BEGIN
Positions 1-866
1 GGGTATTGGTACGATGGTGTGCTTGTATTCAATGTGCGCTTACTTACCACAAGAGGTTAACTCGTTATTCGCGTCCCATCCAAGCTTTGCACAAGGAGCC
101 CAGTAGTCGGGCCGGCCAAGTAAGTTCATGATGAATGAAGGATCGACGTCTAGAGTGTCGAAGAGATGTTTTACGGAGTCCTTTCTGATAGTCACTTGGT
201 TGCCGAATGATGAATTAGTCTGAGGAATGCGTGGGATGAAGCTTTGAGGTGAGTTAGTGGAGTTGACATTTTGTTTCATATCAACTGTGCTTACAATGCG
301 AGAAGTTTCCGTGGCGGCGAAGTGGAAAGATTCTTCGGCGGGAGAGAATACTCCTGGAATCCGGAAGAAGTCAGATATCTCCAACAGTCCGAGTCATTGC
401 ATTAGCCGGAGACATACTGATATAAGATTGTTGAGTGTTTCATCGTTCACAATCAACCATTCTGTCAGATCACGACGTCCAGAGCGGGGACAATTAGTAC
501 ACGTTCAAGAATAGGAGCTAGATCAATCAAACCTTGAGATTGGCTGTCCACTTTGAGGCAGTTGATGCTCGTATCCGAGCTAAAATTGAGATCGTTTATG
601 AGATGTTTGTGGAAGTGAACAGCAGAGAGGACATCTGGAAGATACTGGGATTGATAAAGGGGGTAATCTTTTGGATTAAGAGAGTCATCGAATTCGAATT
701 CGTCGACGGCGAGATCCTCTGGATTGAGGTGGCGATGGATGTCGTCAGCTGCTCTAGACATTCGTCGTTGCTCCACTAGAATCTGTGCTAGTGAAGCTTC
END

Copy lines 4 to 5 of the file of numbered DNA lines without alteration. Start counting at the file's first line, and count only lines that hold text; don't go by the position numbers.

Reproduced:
201 TGCCGAATGATGAATTAGTCTGAGGAATGCGTGGGATGAAGCTTTGAGGTGAGTTAGTGGAGTTGACATTTTGTTTCATATCAACTGTGCTTACAATGCG
301 AGAAGTTTCCGTGGCGGCGAAGTGGAAAGATTCTTCGGCGGGAGAGAATACTCCTGGAATCCGGAAGAAGTCAGATATCTCCAACAGTCCGAGTCATTGC